CheerLights, MQTT and Home Assistant

One of the projects I’ve done so far during the 2021 Sydney COVID lockdown is properly setting up Home Assistant with some IoT devices around the house.


I very much wanted to integrate the CheerLights project into Home Assistant so I could have lights at home change colour in sync with CheerLights, and hence lights all over the world, as controlled by Twitter.

Quite a few years ago, I put some LEDs on the back deck for christmas and wrote some code to control them, first using an Arduino Yún, then upgrading to a Raspberry Pi the following year. Both of these were quite janky (you can look at the code for the Pi version if you really want to, but I wouldn’t recommend it 😅), but both were able to set the deck lights to the CheerLights colour.

Coming back to the present and Home Assistant, you could use the REST integration to poll the ThingSpeak API for the CheerLights colour like I did in my previous project, but there’s a much more efficient way now supported by CheerLights: MQTT.

Message Queuing Telemetry Transport is a lightweight messaging protocol that allows a client to subscribe to a given “topic” and receive a notification when a message is sent to that topic. It runs over a simple persistent TCP connection. CheerLights runs an MQTT server at which publishes two topics: cheerlights, which contains the current colour name, and cheerlightsRGB, which contains the current colour hex code.

Getting it into HA

There’s a few ways to get the CheerLights MQTT into Home Assistant. The simplest is to use HA’s MQTT integration pointing to the broker on port 1883, however this will only work if you don’t use MQTT for anything else in HA.

If you already have a local MQTT broker running for Home Assistant, then you can bridge in the cheerlights topic with this addition to the Mosquitto config:

connection cheerlights
bridge_protocol_version mqttv50
notifications_local_only true
topic cheerlights in

Because I love to encrypt and IPv6 all the things, I made a mirror of the CheerLights feed on my own server, and so my home broker has a few different options:

bridge_cafile /etc/ssl/certs/ca-certificates.crt

My mirror supports secure MQTT on port 8883, and also MQTT over WebSockets on port 8884, which means it can be used in a web browser with the Paho JS MQTT library, as demonstrated on the mirror splash page.

Using the colour in HA

Anyway, back on track: to use the CheerLights colour in Home Assistant, I first created a template sensor by adding this to my configuration.yaml:

  - trigger:
    - platform: mqtt
      topic: cheerlights
      name: CheerLights Colour RGB
      unique_id: sensor.cheerlights_colour_rgb
      icon: mdi:palette
      state: >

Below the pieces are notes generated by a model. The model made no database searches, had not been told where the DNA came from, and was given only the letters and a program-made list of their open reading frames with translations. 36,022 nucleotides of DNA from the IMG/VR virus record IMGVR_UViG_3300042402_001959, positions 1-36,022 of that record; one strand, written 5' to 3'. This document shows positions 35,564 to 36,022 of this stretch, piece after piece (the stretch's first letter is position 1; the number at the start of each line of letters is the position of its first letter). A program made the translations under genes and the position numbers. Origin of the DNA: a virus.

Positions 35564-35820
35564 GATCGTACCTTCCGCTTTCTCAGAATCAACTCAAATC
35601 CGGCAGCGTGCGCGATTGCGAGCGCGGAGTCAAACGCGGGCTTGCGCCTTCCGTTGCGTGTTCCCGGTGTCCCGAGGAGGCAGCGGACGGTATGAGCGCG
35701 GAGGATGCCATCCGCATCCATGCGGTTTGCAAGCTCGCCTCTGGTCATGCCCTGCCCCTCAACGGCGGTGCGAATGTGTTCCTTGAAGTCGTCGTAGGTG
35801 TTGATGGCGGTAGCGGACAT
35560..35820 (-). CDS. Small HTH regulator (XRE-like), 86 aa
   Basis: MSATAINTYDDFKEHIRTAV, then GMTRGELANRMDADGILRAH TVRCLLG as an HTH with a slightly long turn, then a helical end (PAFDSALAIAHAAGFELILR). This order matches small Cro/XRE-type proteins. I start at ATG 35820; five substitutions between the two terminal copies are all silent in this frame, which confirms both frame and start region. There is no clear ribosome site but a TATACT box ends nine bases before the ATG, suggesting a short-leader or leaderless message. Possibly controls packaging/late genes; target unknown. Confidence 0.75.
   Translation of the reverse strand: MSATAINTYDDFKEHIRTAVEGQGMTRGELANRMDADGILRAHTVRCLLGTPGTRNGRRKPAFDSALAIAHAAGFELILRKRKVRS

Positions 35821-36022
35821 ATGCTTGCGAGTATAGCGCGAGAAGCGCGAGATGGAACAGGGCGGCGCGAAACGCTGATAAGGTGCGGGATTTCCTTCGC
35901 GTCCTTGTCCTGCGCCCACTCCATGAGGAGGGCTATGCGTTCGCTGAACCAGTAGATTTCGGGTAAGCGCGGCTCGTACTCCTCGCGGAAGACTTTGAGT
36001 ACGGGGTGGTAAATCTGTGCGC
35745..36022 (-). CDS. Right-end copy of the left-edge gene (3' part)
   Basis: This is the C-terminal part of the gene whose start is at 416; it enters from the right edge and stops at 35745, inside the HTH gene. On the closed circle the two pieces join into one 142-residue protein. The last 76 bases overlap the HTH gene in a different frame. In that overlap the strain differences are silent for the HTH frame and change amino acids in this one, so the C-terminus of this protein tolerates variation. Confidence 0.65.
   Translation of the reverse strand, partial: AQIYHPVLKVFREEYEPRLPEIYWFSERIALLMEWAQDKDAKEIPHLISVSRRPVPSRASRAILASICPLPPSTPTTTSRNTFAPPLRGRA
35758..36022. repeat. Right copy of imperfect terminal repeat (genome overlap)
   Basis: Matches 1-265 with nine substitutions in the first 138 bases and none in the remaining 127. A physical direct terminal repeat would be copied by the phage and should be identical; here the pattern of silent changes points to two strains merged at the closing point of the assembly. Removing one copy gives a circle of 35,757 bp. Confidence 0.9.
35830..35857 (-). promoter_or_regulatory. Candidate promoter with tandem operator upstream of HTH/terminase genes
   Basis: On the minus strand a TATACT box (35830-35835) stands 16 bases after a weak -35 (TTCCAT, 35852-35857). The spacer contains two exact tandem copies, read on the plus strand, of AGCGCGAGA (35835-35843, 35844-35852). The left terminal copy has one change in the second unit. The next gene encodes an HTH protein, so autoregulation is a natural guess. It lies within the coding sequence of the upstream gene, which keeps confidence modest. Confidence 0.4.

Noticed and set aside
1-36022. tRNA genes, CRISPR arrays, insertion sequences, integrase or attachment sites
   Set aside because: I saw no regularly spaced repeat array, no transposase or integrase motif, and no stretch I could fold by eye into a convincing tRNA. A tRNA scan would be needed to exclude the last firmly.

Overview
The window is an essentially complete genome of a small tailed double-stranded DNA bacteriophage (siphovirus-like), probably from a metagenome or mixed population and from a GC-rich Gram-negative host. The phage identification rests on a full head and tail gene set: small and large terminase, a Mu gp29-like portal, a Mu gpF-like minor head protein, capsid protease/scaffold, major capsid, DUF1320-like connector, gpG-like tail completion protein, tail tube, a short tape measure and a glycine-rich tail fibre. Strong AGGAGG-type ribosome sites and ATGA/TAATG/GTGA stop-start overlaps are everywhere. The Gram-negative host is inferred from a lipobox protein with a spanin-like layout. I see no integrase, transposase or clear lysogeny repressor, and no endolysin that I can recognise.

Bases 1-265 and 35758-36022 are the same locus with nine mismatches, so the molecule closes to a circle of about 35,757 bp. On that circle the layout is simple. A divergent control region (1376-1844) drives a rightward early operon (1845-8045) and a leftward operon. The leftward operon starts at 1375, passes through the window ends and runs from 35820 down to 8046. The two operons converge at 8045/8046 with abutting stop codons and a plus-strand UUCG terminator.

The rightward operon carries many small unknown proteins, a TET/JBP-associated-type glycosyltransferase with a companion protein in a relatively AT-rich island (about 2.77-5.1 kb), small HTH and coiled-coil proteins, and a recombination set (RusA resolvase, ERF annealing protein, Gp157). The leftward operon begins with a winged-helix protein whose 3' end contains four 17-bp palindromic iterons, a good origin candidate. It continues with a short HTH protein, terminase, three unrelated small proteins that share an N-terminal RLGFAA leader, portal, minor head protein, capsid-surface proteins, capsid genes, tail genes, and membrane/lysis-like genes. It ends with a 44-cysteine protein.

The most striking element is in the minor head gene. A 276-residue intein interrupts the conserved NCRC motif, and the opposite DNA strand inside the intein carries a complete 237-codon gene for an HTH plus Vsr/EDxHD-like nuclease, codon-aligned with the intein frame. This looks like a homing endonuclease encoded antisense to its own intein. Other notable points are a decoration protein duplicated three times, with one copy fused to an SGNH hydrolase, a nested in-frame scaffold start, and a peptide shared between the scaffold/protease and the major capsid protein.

{% if trigger.payload == "red" %}
        {% elif trigger.payload == "green" %}
        {% elif trigger.payload == "blue" %}
        {% elif trigger.payload == "cyan" %}
        {% elif trigger.payload == "white" %}
        {% elif trigger.payload == "oldlace" %}
        {% elif trigger.payload == "purple" %}
        {% elif trigger.payload == "magenta" %}
        {% elif trigger.payload == "yellow" %}
        {% elif trigger.payload == "orange" %}
        {% elif trigger.payload == "pink" %}
        {% endif %}

You might wonder why I went this route instead of just using the cheerlightsRGB topic that already has the RGB hex code, and there’s two reasons:

  • Home Assistant doesn’t accept colour values as hex
  • Manually defining each colour allows them to be tweaked to work best with physical lights rather than on screen. Green, for example, doesn’t come from CheerLights as #00FF00 as you might expect, but rather a darker #008000, because the CSS colour “green” that it’s based on is actually a dark green

Now that we have an RGB value in Home Assistant, all that’s left is to make an automation. This can trigger on the state of sensor.cheerlights_colour_rgb and then call the light.turn_on service with the data attribute rgb_color: '{{ states("sensor.cheerlights_colour_rgb") }}'

Here’s my full automation, which also triggers on the deck LED strip being turned on, such that the strip will always show the CheerLights colour, but can be turned on and off as desired by other automations or manually:

alias: Maintain CheerLights colour on deck strip
  - platform: state
    entity_id: sensor.cheerlights_colour_rgb
  - platform: state
    entity_id: light.deck_handrail_strip
    from: 'off'
    to: 'on'
  - condition: state
    entity_id: light.deck_handrail_strip
    state: 'on'
  - service: light.turn_on
        - light.deck_handrail_strip
      effect: Twinkle
      rgb_color: '{{ states("sensor.cheerlights_colour_rgb") }}'
mode: single

And finally, here’s the LEDs on the deck, which I upgraded to an addressable strip two years ago, and moved to an ESP32 running ESPHome last week: